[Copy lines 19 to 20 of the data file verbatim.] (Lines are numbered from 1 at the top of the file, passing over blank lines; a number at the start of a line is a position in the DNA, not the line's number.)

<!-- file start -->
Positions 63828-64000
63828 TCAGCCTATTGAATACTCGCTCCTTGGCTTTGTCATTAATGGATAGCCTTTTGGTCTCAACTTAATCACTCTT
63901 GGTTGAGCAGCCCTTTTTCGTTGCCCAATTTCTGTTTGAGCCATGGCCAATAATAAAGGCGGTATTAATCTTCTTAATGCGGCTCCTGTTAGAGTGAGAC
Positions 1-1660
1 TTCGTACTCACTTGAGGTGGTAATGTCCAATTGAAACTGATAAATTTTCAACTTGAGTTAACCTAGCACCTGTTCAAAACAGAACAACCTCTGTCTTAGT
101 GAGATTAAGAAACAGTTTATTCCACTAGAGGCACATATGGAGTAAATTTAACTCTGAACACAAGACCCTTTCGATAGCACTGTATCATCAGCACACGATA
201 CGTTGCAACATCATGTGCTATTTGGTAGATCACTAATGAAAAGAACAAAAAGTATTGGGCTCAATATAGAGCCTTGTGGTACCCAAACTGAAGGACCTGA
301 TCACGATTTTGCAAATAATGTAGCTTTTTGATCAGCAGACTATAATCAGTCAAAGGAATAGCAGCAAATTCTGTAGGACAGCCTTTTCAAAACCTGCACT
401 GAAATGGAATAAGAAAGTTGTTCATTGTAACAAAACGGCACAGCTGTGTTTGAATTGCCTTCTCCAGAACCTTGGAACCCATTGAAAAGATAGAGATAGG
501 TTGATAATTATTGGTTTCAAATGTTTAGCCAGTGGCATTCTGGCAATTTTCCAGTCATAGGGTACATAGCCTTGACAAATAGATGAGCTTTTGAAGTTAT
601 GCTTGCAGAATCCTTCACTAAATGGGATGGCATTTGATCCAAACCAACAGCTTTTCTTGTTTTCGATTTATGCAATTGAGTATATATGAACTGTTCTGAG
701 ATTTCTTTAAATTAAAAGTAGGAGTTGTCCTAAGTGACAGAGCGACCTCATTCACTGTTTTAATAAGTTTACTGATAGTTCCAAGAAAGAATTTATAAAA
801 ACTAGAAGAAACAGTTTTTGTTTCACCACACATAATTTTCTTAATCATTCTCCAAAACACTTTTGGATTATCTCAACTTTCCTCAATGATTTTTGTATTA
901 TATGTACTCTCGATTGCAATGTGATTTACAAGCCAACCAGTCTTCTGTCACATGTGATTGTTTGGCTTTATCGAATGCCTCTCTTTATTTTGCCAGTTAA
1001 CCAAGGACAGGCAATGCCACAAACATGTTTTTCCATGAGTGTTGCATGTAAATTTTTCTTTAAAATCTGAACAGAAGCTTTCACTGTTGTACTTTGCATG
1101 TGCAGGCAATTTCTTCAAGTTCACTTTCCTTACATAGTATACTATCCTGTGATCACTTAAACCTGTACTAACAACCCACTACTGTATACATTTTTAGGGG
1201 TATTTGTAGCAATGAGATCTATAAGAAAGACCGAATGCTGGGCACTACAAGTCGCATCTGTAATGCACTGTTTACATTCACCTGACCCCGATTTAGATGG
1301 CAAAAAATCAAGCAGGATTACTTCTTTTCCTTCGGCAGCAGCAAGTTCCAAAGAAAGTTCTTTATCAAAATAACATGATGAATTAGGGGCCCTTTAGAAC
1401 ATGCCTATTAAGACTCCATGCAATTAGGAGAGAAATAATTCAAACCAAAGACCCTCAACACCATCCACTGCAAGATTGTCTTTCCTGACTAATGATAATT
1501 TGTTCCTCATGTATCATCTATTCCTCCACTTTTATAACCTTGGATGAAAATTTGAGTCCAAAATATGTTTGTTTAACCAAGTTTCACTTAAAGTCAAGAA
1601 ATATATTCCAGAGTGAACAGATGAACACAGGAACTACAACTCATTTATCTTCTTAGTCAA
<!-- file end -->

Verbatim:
1401 ATGCCTATTAAGACTCCATGCAATTAGGAGAGAAATAATTCAAACCAAAGACCCTCAACACCATCCACTGCAAGATTGTCTTTCCTGACTAATGATAATT
1501 TGTTCCTCATGTATCATCTATTCCTCCACTTTTATAACCTTGGATGAAAATTTGAGTCCAAAATATGTTTGTTTAACCAAGTTTCACTTAAAGTCAAGAA